Some new attorneys also may find it daunting to jump into so many different areas of law as Klein chose to do in his practice. But as a rookie lawyer in a small community, he was able to learn new areas of the law and gradually grow as an attorney, with people around him to offer support.
"I've done some work for clients in Milwaukee County," he says, "so I know from experience that when you're in that courthouse, there's organized chaos to some extent. But up here, when you run into a situation, a judge will say, 'You need to look at this again. Let's adjourn and make sure everybody is on the right page.' And because you're practicing with basically the same group of attorneys, even if you go over to other communities, everybody knows each other. Nobody is going to take potshots at you. Young attorneys are brought into the fold and helped along that way."
For Klein, living in his old hometown area seems completely natural. In his first few years back there he played in the summer baseball league in Butternut, as he'd done in his youth and during summers when he was home from law school. He quit playing in his early 30s when his second daughter was born because the league played on Sundays and holidays, which didn't fit well with family life. He continued to play basketball in a weeknight league until a couple of years ago – he's now 56 – and quit only because the league disbanded.
These days, he's a spectator when it comes to baseball and basketball, his old college sports. His current primary sports activity is fishing. But fishing off the dock after a long day at the office, as he does regularly, is just dabbling, he says. His true love is trout fishing, which he gets to indulge in much less often.
"I like to get deep into the brush to fish on smaller rivers and streams," he says. "There are probably 50 trout streams within an hour's drive of here."
His background and experiences, professionally and personally, will serve him well in being an effective Bar president, Klein believes. He cites, for instance, the significant role sports have played in his life, in high school, college, and since.
"Athletics teaches you how to win or lose in a sportsmanlike fashion," he says. "So now when I'm faced with an adversarial issue or I'm in a room with people who don't agree, I'm not thrown off stride. I think I can work with anybody and in a way that builds consensus."
He also points to the geographic mix of places he's lived, urban and rural. He's experienced both and enjoyed "the best of both worlds," he says. Added to that is the fact that his work as a Phillips private practitioner covers a large part of Wisconsin.
"I practice in probably at least 20 counties," he says. "It's just the nature of the business, and I'm sure a lot of attorneys in this area would say the same thing. It's nothing for me to go over to Ashland, Rhinelander, Hudson, Superior, or Wausau for a hearing. That geographic diversity is a big plus. It allows me to have a feel for attorneys practicing in different areas of the state, in different types of firms."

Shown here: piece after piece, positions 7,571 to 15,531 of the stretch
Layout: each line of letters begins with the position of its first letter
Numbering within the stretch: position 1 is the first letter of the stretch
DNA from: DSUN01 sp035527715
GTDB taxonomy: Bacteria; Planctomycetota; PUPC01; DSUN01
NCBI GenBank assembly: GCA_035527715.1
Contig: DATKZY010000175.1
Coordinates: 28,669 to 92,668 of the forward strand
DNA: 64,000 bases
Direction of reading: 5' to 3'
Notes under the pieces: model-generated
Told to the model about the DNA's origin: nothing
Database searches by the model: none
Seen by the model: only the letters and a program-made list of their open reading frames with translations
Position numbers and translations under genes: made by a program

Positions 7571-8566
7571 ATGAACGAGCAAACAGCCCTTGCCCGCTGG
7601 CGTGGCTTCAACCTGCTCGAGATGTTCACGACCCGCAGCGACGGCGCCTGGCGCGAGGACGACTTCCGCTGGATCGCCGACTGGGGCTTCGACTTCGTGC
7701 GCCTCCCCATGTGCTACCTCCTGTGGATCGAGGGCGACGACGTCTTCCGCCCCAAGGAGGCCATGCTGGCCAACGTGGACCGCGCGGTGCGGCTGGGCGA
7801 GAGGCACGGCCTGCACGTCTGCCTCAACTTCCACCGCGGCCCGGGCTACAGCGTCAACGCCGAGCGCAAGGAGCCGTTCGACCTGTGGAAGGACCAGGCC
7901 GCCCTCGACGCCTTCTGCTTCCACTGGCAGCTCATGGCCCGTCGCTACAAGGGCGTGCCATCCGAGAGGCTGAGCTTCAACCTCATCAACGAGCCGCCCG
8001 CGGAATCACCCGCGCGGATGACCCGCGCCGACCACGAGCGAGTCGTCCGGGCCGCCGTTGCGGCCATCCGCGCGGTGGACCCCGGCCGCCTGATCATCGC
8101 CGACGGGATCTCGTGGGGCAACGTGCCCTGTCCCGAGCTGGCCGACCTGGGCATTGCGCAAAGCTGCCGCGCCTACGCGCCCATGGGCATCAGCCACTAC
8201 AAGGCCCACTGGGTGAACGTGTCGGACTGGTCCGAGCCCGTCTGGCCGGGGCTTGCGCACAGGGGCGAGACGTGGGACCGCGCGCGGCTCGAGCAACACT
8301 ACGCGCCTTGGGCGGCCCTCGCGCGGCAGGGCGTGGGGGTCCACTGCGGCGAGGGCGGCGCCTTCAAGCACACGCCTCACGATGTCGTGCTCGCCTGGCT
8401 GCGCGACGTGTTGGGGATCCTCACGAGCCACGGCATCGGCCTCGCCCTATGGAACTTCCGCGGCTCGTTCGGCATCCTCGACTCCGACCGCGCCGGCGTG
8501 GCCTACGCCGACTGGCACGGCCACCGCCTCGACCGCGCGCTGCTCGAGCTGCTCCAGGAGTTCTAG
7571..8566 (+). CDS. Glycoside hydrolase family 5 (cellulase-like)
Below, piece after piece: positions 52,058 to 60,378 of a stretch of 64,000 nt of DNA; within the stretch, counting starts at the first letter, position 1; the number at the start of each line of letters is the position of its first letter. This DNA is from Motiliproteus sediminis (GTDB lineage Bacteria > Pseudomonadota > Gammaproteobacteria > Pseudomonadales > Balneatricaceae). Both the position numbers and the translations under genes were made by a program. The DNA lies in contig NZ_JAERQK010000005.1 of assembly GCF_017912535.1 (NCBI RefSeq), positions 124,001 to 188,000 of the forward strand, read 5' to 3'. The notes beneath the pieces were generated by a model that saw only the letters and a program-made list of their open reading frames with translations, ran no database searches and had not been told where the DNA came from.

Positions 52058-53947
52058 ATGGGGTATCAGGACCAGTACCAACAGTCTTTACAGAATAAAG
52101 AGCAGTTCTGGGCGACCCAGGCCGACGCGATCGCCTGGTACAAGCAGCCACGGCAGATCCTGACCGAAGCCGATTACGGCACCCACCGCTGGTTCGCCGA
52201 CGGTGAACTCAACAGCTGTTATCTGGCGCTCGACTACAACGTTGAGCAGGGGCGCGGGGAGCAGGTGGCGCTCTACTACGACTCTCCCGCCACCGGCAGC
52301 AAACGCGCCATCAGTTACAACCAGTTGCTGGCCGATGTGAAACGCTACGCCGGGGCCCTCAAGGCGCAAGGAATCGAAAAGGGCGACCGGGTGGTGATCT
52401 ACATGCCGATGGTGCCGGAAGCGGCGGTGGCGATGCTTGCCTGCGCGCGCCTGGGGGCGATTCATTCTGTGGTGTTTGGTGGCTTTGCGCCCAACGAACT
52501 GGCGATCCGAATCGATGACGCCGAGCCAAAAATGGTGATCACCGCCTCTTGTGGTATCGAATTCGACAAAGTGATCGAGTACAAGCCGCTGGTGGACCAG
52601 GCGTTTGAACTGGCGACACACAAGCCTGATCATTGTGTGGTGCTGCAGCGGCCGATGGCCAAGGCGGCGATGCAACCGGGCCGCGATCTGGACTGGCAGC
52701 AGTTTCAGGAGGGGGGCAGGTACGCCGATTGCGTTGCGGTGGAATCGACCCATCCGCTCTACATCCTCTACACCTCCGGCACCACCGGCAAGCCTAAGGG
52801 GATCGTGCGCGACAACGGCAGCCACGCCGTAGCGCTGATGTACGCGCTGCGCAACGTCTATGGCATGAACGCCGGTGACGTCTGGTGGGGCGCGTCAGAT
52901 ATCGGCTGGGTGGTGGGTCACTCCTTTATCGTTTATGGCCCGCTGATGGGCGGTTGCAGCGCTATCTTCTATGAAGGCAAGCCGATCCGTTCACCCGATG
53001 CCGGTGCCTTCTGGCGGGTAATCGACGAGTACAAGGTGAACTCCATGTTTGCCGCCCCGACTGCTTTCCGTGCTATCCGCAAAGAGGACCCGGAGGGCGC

One key focus for his term as president will be to build stronger connections between the 30-some local bar groups around the state and the State Bar. Klein hopes to make the rounds to all local bars during his year as Bar president.
The desire to reach out to local bars is something else that stems from Klein's experiences over the years. When he first arrived in Phillips 31 years ago, the local bar association, which comprises Taylor and Price counties, was fairly inactive. Meetings were sporadic and poorly attended. At a meeting years ago – he believes it was in 1987, but complete records don't exist – the subject arose about who should serve as the local bar president.
"I volunteered," Klein says, "and that was the last election we had for something like 24 years" until he resigned from that post last year. By bringing in speakers who could talk about engaging topics, the local bar reenergized. Attendance grew because lawyers started to value the meetings.
It was Klein's work within the local bar that inspired him to become active in the State Bar. He attended the Bar's local bar leader conferences, joined his first Bar committee in 1993, and was elected to the Board of Governors in 2009. Klein's experiences have led him to believe that local bars and the State Bar can do a lot for each other.
"The local bars can be a great conduit for the delivery of CLE services, which benefits the Bar economically," Klein says. "The local bar leaders can give feedback on member benefits and what members want the Bar to do. And it goes the other way, too. Local bar leaders can schedule meetings so that George (Brown) or others from the State Bar can come in to talk to attorneys."
Looking back on his 31 years in practice and ahead to his year as Bar president, Klein feels that he is now and always has been right where he needs to be. "I use my talents and training on a daily basis," he says. "Why do we go to work? We want to help people. We want to give back to the profession and our peers. We want to earn a decent living. And at the end of the day, we want to have satisfaction from what we do. If you add all those things up, every day is a good day."
Dianne Molvig is a frequent contributor to area and national publications.